Linda Nordling writes: Fancy eating a kroma fruit? How about a prickly badi? Or zoobo leaves?
If you are feeling unwell, perhaps you should. These West African plants are part of a ‘jungle pharmacy’ sought out by wild chimpanzees to treat ailments ranging from worm infestations to bacterial infections. And because humans share 98% of their DNA with chimps, and are susceptible to some of the same diseases, they might work on people too.
At least that is the theory behind a research project in Côte d’Ivoire that is screening such plants for possible human treatments. So far it has identified compounds that able to kill bacterial and yeast infections in a petri dish, and even some that seem to inhibit cancer development. Eventually, such discoveries could lead to new antibiotics, antifungals or cancer treatments.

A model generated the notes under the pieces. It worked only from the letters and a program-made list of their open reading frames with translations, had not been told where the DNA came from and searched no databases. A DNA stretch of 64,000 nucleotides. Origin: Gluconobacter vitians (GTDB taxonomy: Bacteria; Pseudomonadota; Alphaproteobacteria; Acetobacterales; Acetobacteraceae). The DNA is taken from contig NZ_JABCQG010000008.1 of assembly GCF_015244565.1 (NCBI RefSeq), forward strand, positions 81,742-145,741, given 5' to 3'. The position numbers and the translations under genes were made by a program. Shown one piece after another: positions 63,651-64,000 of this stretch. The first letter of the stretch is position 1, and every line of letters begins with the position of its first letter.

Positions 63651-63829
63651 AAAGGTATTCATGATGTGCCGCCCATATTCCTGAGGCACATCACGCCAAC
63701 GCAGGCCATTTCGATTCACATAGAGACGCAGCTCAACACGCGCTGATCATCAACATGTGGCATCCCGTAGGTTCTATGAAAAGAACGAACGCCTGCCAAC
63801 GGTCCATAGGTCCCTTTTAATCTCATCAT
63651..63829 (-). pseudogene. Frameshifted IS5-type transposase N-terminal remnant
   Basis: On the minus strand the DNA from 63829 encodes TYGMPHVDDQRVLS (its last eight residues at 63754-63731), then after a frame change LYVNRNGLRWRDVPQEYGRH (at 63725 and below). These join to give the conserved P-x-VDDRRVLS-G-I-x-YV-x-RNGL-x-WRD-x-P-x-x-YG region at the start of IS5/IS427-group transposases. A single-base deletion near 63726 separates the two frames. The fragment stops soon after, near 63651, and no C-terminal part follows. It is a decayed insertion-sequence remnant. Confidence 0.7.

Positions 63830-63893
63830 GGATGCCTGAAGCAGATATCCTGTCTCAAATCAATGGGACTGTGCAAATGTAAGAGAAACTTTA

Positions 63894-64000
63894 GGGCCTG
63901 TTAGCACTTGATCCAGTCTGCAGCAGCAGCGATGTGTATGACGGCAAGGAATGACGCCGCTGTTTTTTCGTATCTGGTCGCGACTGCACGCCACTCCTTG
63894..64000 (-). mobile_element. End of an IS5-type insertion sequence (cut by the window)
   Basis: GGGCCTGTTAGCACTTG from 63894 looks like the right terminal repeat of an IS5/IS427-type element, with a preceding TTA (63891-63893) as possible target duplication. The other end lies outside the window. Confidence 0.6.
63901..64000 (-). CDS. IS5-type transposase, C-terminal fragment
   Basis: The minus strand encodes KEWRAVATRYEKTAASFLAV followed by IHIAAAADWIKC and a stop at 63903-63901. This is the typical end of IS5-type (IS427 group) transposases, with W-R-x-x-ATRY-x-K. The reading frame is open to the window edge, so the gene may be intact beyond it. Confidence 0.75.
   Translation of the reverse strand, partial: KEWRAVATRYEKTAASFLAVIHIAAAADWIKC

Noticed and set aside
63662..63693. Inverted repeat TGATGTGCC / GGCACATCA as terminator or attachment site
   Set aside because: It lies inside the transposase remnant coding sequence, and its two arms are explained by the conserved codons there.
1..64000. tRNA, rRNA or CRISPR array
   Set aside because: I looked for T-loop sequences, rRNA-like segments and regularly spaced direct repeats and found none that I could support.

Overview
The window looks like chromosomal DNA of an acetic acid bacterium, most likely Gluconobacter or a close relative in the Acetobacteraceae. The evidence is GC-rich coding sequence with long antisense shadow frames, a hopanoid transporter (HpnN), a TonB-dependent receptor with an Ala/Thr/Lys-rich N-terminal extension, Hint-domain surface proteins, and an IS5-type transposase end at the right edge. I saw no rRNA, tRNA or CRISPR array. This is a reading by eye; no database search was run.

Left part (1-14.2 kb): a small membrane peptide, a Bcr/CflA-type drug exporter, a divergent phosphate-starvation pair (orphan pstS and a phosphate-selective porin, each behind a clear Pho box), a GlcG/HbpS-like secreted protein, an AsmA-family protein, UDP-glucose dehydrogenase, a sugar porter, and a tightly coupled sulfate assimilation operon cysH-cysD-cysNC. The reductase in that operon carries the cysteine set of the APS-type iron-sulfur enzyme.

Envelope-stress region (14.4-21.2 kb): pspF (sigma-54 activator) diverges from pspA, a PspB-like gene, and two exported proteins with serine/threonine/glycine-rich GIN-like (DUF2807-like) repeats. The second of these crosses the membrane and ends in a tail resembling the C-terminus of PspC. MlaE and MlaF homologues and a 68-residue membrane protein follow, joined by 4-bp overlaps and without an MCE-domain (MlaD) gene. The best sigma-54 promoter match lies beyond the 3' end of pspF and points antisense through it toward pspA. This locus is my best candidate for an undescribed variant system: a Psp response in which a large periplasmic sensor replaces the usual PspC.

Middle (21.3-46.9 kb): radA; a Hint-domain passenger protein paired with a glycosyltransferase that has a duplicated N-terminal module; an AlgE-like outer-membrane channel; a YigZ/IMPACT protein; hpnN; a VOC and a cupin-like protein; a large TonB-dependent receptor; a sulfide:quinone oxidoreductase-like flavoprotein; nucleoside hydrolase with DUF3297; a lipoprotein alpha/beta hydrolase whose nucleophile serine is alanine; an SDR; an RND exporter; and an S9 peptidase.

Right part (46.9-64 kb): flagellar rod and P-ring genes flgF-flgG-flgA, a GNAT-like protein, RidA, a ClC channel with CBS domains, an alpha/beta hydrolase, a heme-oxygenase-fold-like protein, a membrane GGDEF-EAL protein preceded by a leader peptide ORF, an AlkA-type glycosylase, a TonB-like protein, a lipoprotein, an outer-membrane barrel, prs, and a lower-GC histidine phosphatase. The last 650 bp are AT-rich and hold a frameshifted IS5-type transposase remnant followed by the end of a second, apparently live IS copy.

But drug discovery is a long road, and these compounds have only passed the first hurdle says Constant Ahoua, the Ivorian botanist in charge of the project. Ahoua, a postdoctoral researcher at the Afrique One-ASPIRE programme based in Abidjan, has been studying chimp diets for a decade. For his PhD he screened 27 plant species eaten by wild chimps, specifically targeting those not already known to be used in traditional human medicine. Of the extracts he made from the plants, 18% were active against bacteria and 5% against yeasts.
Next up, Ahoua will publish a paper on the anti-cancer compounds he discovered in his research. “We found seven compounds that inhibit cancer-triggering enzymes, and two of them are completely new,” he says. [Continue reading…]